Great Northern Diver
Gavia immer         Common Loon


BOU Category:
Site status
Devon status:
Conservation status:
Conservation levels:
A (GB and site)
uncommon winter visitor and passage migrant, scarce Apr-Oct
uncommon winter visitor and passage migrant to coastal waters; rare inland

BOCC3: amber-listed; non-SPEC3 (Secure); Global IUCN (Least Concern)
nationally important: ≥25 (winter); internationally important: ≥50 (winter)

Nearctic; breeds at deep lakes in N America, Greenland (500 - 2000 pairs) and Iceland (200 - 300 pairs).  Departing Sep/Oct to winter along both Atlantic and Pacific coasts of N America and the coasts of N Europe.  Winters up to 10 km offshore to fish for Herring and Codling, though comes closer during inshore winds, where in shallower waters it also preys on crustaceans, cephalopods and flat-fish

Britain and Ireland support 75% of the Western Palearctic wintering population of c.5400 birds.  It also winters around Iceland (<1000, Norway (<1000) and France (250 - 500); much smaller numbers winter coastally elsewhere.

Great Britain and Ireland
No confirmed breeding records, report from 1970 now suggested a hybrid pair; however small numbers over-summer.   Wintering population split between Ireland, Scotland and the rest of Britain, chiefly along the W coast.  Peak counts in Apr/May in Scotland and SW England attributable to birds returning to breeding grounds from Norway and France, respectively.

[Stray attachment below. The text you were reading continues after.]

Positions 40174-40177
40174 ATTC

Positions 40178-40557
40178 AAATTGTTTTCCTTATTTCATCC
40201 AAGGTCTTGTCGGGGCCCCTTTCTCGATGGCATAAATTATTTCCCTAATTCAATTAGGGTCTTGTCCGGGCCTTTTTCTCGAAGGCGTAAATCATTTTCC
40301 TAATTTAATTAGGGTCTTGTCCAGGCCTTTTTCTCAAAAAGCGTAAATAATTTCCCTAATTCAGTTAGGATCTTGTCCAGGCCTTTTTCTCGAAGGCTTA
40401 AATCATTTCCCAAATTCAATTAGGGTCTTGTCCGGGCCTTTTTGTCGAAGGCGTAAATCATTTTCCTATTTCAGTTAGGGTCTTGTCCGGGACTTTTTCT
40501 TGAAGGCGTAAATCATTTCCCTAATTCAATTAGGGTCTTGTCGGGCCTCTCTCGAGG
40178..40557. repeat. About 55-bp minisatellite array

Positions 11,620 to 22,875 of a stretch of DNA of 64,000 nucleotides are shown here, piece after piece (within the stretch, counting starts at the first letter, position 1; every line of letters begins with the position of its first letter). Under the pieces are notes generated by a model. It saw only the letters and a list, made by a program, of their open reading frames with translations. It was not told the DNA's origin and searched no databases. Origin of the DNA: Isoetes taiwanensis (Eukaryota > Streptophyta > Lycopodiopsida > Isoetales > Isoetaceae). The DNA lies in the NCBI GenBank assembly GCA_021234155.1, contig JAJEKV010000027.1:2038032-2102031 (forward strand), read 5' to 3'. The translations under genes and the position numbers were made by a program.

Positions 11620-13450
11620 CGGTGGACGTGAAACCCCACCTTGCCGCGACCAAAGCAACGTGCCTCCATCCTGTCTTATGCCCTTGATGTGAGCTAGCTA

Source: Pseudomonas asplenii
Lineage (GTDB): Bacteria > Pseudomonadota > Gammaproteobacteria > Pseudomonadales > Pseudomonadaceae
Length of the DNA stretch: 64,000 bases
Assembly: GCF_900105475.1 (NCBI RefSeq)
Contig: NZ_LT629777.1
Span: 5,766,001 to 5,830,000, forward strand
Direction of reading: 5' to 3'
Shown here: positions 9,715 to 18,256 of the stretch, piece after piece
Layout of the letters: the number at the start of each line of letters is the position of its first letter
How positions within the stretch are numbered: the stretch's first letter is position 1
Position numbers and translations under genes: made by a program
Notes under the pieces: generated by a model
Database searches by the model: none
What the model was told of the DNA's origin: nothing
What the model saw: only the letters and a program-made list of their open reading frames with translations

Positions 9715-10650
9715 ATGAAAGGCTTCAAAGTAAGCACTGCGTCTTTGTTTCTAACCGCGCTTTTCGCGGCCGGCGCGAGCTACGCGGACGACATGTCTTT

Winters Nov - Mar singly or in small groups mostly along the S coast, scarcely along the N coast and rarely on inland reservoirs. Wintering double-figure counts are usually scarce, most often seen in Torbay (max 44 on 22 Dec 1999, associated with 37 two days later off Hope’s Nose).  Excluding Dawlish Warren/Bay, other sites with double-figure maxima include Teignmouth (22 on 30 Jan 2009), Berry Head (14 on 01 Dec 2000), Thurlestone Bay (10 on 11 Jan 2010), Plymouth Sound (10 Jan 1966 & 1979) and Prawle Point (13 on 09 Feb 1980).  A max of 19 in Mar 2005 at Branscombe was followed by 31+ on 13 Apr; these unusually high counts are attributed to birds being temporarily flightless during their pre-breeding moult when primaries are lost simultaneously during the period Feb to Apr.  

Spring passage west through the English Channel is during Apr/May.  The county record of 68+ was off Beer Head on 09 Apr 2010.  Away from Dawlish Warren, double-figure spring passage counts are scarce, achieved at Prawle Point (23+ on 08 May 2004 & 19 May 2007), Berry Head (17 on 13 May 2007) and Torbay (12 in Apr 2009).

It becomes very scarce in Devon from Jun to Sep/Oct and is rare in Jul and Aug.

Dawlish Warren

The earliest site record is, “In 1789, the Northern Diver was shot near Exmouth”.  

Although the bird-days totals over recent decades have increased dramatically - 1980s (251 on 152 dates), 1990s (615 on 368 dates) and 2000s (1620 on 689 dates), its status here is suspected to have changed little since the annual publishing of records, and the increase merely reflects increased reported sightings.